Washable Nail Polish

 

 

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A couple of months ago (yes, months), we received the most wonderful present from a very thoughtful reader, Cheryl Sy. I don’t know her personally but she sent me a private message, either in Facebook or Instagram, I can’t remember now. She asked if she could send my daughters some non-toxic nail polish. I politely declined because my girls are, like me, not into nail polish. So we left it at that.

Cheryl didn’t stop there. She ordered a gift from her crafting friend in Oregon, and promised to send these personalized goodies to my kids. Weeks and probably months later, she contacted me saying the package went to Tel Aviv by mistake and that she was working on getting them to Manila. Cute.

Anyway the package finally got to us. It really brightened up my day. It was the most well-thought of presents. Cheryl also wrote lovely notes for me and my daughters. I just can’t tell you enough how we appreciate this gesture, Cheryl. Thank you!! Stella drew a thank you note. And the girls also recorded a thank you video. I have yet to send them to Cheryl. In the meantime, here is her amazing product…

 

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The three bottles carry the names of my daughters — Rose, Daisy, Lily. (Margarita means daisy.)

 

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Personalized charm bracelets for each girl, with miniature Snails bottles and their flowers! Look at them… so adorable, the lily, the rose, and the daisy.

 

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Each of the bracelets has a little “Strawbunny” charm. Not many know that my daughters have a Facebook page called The Strawbunny where they show some of their art work and creations. The Strawbunny character was designed by Lily.

 

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Snails is a non-toxic and completely water-soluble nail polish meant for children… but also good for adults. According to Cheryl she found this brand while searching for non-toxic nail polish for her own daughter. She would use toxic-free polish but would end up using nail polish remover with harsh chemicals. It also took forever to remove and sometimes damaged her daughter’s nails. With Snails (safe nails), the polish comes off with just water and soap! Perfect for little digits playing fancy dress-up. If you want the colour to last longer, you can use the Snails Top Coat and your polish can stay on for up to two days. It then can be removed by water!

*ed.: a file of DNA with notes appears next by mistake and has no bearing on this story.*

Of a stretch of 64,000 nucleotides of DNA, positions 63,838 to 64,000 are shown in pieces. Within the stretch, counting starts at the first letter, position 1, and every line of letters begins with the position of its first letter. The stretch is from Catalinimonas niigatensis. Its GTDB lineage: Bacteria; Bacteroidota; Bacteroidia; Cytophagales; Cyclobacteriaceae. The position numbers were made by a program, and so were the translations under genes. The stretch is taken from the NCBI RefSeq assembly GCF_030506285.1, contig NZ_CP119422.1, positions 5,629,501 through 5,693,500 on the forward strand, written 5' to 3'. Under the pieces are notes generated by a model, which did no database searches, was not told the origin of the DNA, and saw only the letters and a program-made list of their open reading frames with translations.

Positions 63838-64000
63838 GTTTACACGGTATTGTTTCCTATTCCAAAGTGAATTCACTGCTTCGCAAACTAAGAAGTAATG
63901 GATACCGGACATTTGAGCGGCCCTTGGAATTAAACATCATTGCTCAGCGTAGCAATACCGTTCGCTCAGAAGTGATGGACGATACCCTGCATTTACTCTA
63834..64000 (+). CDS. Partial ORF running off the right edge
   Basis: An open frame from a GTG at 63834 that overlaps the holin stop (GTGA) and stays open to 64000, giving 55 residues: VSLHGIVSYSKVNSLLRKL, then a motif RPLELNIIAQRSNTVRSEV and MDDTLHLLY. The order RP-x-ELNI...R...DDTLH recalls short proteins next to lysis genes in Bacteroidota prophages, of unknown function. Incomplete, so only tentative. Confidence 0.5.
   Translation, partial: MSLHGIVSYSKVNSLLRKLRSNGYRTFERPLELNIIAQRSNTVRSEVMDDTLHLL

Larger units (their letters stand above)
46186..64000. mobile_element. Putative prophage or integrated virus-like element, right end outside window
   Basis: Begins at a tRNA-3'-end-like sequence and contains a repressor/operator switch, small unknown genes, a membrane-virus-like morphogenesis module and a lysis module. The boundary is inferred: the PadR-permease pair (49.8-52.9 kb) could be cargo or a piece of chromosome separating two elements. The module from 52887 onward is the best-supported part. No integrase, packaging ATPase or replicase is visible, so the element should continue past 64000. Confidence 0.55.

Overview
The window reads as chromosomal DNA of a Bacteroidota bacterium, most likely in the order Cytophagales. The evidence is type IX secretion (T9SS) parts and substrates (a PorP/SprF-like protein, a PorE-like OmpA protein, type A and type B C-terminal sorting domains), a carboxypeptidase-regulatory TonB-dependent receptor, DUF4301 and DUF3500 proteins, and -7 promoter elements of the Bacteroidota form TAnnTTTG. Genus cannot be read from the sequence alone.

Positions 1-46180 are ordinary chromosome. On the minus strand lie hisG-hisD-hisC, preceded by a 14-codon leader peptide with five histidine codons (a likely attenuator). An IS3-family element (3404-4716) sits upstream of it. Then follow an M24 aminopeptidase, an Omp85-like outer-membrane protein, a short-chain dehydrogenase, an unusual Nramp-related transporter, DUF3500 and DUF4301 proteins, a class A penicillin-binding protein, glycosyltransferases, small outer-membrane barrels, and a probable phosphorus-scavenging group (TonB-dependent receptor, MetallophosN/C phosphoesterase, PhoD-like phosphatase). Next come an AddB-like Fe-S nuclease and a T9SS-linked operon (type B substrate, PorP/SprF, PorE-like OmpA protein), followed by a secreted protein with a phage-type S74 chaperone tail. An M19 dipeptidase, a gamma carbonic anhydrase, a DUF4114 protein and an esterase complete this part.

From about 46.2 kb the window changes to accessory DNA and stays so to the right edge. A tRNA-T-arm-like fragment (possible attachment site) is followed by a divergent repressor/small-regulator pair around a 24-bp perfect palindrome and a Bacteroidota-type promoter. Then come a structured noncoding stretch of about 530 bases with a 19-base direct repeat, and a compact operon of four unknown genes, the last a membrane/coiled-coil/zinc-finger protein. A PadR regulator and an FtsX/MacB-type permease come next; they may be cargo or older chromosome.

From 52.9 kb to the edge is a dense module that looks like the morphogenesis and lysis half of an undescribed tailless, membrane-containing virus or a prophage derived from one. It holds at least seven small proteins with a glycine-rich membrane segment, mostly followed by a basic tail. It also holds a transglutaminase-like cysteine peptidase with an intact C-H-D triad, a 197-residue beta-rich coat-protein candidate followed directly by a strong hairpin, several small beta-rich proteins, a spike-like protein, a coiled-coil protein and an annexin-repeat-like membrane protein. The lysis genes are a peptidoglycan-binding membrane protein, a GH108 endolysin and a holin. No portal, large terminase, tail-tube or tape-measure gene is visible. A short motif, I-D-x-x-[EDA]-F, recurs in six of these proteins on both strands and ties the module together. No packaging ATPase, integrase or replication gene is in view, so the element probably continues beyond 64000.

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Just above the barcode, the Lily. You will also see that the formula is free of harmful chemicals like Dibutyl Phthalate, Toluene, Formaldehyde, Formaldehyde Resin, Camphor, and Parabens.

 

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Stella agreed to have her cute little nails coloured with polish. I promised her that it would come off easily.

 

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The bunny with orange Snails.

 

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I tried it myself. Two coats of pink. I didn’t seal it with the top coat because I wanted to check if it was really water soluble.

 

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And so I tried washing it off.

 

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Just a little soap and some gentle rubbing, the colour came off.

 

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And there you have it… washable nail polish!

 

You can find Snails at Bright Brands in Facebook and Instagram.

 

 

100 Years of American Express in the Philippines

 

 

Concert program 1

 

Last October 8, I had the honour of attending a special gathering in celebration of the 100th year of American Express in the Philippines, at the Forbes Ballroom of Conrad Manila. It was a very elegant dinner that culminated with a musical concert treat complete with the country’s top performers and a stunning big band. The event was attended by a select group of American Express Cardmembers.

 

Bathroom selfie at the Conrad Hotel before getting to the American Express 100 Years celebration, with BDO. Dress from @k_and_company, hair and makeup by me, complete with lashes again.
I flew solo and I felt silly posing in public by myself. So what’s a girl to do? A selfie in the Conrad’s grand bathroom, with game face on.

 

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I loved the understated elegance of the table setting.

 

Food
US beef tenderloin with roasted carrots and mizuna mash

 

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The AMP Band by Mel Villena

 

Toast with Executives